To enable P2012′s automatic duplexing on Windows 7 go to Devices and Printers, highlight the P2015, right click, and select Printer Properties from the context popup menu. Go to Device Settings tab and look for “Duplex Unit (for 2-Sided Printing)” option. It’s set to “Not Installed” by default. Change it to “Installed” and click on “OK”. Now when you go to Preferences when getting ready to print, the automatic (not “manually”) option is available on the Finishing tab, and automatic duplexing works.

Also if you use the excellent priPrinter utility, P2015 honors the “Double Sided” toggle on the Page Layout tab. Same goes for the “Double-sided” checkbox on FinePrint utility, and other applications that provide the option to turn automatic duplexing on or off.

How To Destroy Brand Confidence In One Hit

Couple of a weeks ago the power supply of one of our PCs failed. The system is about one and half years old, so fine – sometimes things break. I replaced the power supply and the system was back up and running. The failed OCZ power supply was under warranty, and so I sent it in for replacement. The usual way: I pay the shipping in, they pay the shipping back.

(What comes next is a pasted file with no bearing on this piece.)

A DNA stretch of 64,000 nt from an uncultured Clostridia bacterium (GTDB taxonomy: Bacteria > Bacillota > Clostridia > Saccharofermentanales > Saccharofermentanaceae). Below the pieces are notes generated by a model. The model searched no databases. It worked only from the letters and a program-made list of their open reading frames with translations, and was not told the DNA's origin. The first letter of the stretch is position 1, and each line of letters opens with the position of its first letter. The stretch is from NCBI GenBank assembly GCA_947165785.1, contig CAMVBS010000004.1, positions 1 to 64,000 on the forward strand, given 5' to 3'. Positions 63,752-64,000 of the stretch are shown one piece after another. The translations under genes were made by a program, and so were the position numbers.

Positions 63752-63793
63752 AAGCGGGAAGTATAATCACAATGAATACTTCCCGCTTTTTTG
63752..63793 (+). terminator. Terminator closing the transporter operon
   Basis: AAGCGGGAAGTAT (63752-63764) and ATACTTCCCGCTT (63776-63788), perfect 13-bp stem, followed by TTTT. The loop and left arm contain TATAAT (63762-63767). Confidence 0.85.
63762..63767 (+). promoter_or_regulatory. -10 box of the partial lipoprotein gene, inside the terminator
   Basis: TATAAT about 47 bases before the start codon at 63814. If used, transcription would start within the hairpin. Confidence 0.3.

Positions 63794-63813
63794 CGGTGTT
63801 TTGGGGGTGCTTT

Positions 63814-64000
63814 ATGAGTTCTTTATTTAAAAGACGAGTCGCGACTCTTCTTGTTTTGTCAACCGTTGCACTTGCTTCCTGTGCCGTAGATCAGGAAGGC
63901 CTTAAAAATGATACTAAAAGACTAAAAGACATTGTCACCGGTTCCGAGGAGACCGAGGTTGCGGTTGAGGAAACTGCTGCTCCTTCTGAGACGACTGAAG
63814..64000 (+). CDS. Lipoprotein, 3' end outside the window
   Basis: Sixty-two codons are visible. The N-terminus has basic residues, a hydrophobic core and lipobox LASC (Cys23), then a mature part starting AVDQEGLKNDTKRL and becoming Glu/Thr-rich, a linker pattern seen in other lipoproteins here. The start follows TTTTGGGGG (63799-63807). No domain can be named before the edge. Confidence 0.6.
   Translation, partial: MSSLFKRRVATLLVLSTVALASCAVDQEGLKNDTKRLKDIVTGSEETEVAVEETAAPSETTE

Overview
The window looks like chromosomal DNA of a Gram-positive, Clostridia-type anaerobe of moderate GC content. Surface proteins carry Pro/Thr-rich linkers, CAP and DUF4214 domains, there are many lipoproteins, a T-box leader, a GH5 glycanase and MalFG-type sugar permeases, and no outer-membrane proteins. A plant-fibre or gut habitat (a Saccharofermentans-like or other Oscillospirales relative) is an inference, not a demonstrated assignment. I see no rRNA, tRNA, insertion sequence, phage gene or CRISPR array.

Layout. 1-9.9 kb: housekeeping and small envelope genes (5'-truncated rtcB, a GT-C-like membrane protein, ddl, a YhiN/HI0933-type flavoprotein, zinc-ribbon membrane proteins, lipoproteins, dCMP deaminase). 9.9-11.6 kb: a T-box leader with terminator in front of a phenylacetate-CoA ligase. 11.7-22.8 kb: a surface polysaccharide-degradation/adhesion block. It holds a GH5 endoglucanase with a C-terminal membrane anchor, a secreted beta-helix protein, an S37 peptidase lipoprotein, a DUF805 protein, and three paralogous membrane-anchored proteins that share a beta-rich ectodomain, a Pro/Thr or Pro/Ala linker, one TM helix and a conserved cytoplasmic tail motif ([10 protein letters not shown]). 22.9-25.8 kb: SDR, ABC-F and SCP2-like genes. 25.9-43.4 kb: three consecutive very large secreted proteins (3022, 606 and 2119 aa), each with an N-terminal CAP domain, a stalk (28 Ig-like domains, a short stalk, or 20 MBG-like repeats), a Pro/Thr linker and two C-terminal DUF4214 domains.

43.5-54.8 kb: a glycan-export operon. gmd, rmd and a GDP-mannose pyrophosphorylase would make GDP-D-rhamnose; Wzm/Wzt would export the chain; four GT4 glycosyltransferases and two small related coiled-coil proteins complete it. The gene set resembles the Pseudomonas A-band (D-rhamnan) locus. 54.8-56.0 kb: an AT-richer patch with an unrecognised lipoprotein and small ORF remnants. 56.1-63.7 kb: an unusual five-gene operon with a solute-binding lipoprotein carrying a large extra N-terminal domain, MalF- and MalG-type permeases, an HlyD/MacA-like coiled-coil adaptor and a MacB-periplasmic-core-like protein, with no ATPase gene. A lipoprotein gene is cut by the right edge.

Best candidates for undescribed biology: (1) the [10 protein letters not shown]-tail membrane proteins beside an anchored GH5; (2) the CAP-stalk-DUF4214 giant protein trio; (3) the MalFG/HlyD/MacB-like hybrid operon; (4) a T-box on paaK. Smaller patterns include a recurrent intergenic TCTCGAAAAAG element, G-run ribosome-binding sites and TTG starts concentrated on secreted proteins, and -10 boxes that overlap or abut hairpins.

The replacement – a reconditioned unit – arrived yesterday. First thing I noticed that the “WARRANTY VOID IF BROKEN OR REMOVED” sticker was, well, broken. Hm. So today I went ahead and installed it back into the original system, taking out the temporary PSU. I really hate replacing power supplies when the case is even slightly congested and this one was pretty tough to get to. Finally, the replacement PSU was in place and I hit the power button. Nothing!

Few moments of testing later I had determined that the unit OCZ sent as a replacement was DOA. I had to rip it out and put the temp PSU back in. Note to self: from now on the PSU replacement protocol will include stand-alone testing the new unit before I touch the target system.